“It’s why we’re in this mess,” said Lance Pa, research director for Capital Advisors Group, a Newton money manager. “We understand how it works,” Pa said about the market, but “don’t know where the exposure could lie. That’s the problem.”
The financial market crisis leads to a credit crunch
As losses mounted, panic swept through the financial system. Loans to businesses, banks, and consumers become scarce and expensive, creating a credit crunch. Without loans, there is less spending, which causes the economy to slow.
Corporations are having difficulty tapping the credit market to fund daily expenses, from payrolls to truck leases. American Express reduced credit card limits for more cardholders. And one of the country’s largest auto dealers, Bill Heard Enterprises Inc., went out of business, because it couldn’t arrange financing for car buyers.
The credit crunch is the primary reason that Treasury Secretary Henry Paulson and Federal Reserve chairman Ben Bernanke crafted a bailout plan, which Bernanke said was urgent to ease the credit crunch. A bailout allows the federal government to buy mortgages from financial companies. That in turn frees up capital in financial companies so that they can lend to businesses for investments and to consumers for purchases using credit cards and other loans.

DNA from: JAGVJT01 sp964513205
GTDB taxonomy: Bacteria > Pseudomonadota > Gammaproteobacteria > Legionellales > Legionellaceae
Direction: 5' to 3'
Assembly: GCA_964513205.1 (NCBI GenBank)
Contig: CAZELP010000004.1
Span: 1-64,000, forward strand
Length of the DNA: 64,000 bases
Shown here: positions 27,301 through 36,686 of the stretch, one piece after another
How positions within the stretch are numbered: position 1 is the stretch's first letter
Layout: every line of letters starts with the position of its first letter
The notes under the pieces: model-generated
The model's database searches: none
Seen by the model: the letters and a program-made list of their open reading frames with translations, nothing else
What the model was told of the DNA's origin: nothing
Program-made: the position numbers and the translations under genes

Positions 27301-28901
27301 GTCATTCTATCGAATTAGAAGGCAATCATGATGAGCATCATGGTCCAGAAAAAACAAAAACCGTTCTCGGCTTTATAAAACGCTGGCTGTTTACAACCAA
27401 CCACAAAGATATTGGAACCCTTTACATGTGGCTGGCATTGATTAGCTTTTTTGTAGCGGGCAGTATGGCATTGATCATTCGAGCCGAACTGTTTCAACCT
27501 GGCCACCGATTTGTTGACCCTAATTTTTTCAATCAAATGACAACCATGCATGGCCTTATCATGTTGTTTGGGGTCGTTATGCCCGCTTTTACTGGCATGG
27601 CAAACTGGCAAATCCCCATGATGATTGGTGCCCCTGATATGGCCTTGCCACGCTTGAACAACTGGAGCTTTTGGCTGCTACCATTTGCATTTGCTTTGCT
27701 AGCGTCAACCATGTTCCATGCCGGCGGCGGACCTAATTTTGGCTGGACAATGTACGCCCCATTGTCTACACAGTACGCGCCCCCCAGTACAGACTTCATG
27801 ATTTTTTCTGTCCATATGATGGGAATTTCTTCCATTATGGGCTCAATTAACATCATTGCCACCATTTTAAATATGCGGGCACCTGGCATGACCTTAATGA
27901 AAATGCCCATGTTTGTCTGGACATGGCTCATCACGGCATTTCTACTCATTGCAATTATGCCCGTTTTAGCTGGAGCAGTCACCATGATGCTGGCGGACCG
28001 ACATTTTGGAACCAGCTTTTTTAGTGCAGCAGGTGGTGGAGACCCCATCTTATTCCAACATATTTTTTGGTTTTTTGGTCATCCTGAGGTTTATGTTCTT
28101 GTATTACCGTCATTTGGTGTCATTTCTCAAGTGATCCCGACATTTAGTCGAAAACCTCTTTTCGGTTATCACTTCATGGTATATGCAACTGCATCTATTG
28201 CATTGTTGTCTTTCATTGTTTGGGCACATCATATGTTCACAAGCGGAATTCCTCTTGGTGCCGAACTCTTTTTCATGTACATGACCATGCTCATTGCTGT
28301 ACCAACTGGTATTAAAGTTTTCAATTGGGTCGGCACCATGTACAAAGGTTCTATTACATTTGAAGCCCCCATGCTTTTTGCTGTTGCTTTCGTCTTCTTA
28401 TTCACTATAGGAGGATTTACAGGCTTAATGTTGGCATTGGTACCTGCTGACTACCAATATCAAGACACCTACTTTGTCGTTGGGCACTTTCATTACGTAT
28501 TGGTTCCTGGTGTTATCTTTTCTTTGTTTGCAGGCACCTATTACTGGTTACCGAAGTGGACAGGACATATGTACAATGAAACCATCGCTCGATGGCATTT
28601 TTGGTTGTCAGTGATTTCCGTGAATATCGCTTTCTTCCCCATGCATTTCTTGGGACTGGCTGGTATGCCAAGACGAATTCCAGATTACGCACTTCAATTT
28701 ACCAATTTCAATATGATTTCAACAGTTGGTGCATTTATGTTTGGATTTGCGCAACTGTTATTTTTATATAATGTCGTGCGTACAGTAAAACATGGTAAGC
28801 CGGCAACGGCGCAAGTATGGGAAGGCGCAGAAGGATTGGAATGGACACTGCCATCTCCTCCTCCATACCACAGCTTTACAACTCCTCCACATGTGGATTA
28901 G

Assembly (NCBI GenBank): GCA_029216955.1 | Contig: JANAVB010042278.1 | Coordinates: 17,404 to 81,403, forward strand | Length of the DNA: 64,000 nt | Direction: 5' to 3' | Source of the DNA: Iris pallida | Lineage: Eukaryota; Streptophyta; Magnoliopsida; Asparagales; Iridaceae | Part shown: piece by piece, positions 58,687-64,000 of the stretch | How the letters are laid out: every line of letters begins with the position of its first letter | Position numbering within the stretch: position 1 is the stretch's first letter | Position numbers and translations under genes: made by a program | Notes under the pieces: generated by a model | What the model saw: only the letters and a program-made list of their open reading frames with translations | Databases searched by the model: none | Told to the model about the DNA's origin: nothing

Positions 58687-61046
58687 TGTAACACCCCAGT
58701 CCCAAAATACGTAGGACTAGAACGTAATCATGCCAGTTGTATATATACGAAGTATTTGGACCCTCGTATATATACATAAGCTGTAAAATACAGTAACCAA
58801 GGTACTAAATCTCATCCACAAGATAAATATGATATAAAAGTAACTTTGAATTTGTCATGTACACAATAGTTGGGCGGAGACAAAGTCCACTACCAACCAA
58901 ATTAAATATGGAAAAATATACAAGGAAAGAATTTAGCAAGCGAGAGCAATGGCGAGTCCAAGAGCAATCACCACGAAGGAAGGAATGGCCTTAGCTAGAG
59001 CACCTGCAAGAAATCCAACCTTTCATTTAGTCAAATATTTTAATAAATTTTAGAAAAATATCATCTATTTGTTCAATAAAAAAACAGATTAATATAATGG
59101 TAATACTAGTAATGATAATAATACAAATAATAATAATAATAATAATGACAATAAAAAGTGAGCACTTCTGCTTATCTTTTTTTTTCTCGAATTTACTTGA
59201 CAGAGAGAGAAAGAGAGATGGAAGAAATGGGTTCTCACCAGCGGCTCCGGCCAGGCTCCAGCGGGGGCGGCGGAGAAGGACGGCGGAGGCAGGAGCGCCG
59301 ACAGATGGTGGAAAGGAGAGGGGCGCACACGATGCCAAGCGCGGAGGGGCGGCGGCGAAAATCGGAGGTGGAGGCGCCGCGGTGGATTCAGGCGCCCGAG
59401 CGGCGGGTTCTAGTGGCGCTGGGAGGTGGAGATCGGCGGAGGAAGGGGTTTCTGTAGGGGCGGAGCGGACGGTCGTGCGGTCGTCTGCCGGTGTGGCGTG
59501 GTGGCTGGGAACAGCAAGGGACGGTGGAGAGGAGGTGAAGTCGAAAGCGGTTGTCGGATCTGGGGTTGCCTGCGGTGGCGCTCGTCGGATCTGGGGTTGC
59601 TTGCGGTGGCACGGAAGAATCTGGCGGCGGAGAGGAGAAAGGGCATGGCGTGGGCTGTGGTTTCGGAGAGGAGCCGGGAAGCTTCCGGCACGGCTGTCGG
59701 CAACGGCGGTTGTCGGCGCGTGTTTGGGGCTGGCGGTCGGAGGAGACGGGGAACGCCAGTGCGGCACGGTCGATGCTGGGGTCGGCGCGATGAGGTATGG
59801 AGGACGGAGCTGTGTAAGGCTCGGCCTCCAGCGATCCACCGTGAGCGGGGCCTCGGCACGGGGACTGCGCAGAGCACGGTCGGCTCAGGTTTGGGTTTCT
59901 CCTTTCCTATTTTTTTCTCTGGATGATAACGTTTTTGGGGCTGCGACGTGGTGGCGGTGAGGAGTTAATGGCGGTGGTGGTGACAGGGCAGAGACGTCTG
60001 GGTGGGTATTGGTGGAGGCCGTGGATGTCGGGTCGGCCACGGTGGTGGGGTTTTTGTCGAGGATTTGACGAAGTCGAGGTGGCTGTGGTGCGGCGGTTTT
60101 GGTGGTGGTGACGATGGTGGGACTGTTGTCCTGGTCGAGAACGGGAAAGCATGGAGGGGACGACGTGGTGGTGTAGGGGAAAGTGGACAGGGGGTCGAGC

“In light of fast-moving developments, it is essential to deal with the crisis at hand,” Bernanke told the Senate Banking Committee last week.
Bailouts could ease the credit crunch
The Bush administration devised a plan to spend $700 billion plan to buy back bad mortgages from faltering financial companies and investors. Add to that the $85 billion federal takeover of American International Group, the nation’s largest insurer, and another $200 billion will be injected into Fannie Mae and Freddie Mac, mortgage companies that support the US housing market.
In total, nearly $1 trillion could be the price tag on the taxpayer-funded bailout — that’s more than $3,000 for every man, woman, and child in the United States.
Nariman Behravesh, chief economist for Global Insight, a Waltham consulting firm, said the final cost will be lower, because the government will sell off many of the assets it is taking over. But even if the mortgage bailout costs $700 billion, that would be equal to just 4.5 percent of US gross domestic product, he said. By comparison, Japan’s bank bailout in the 1980s and President Franklin Roosevelt’s bailout of the US banking system amounted to 20 percent of each country’s GDP at the time.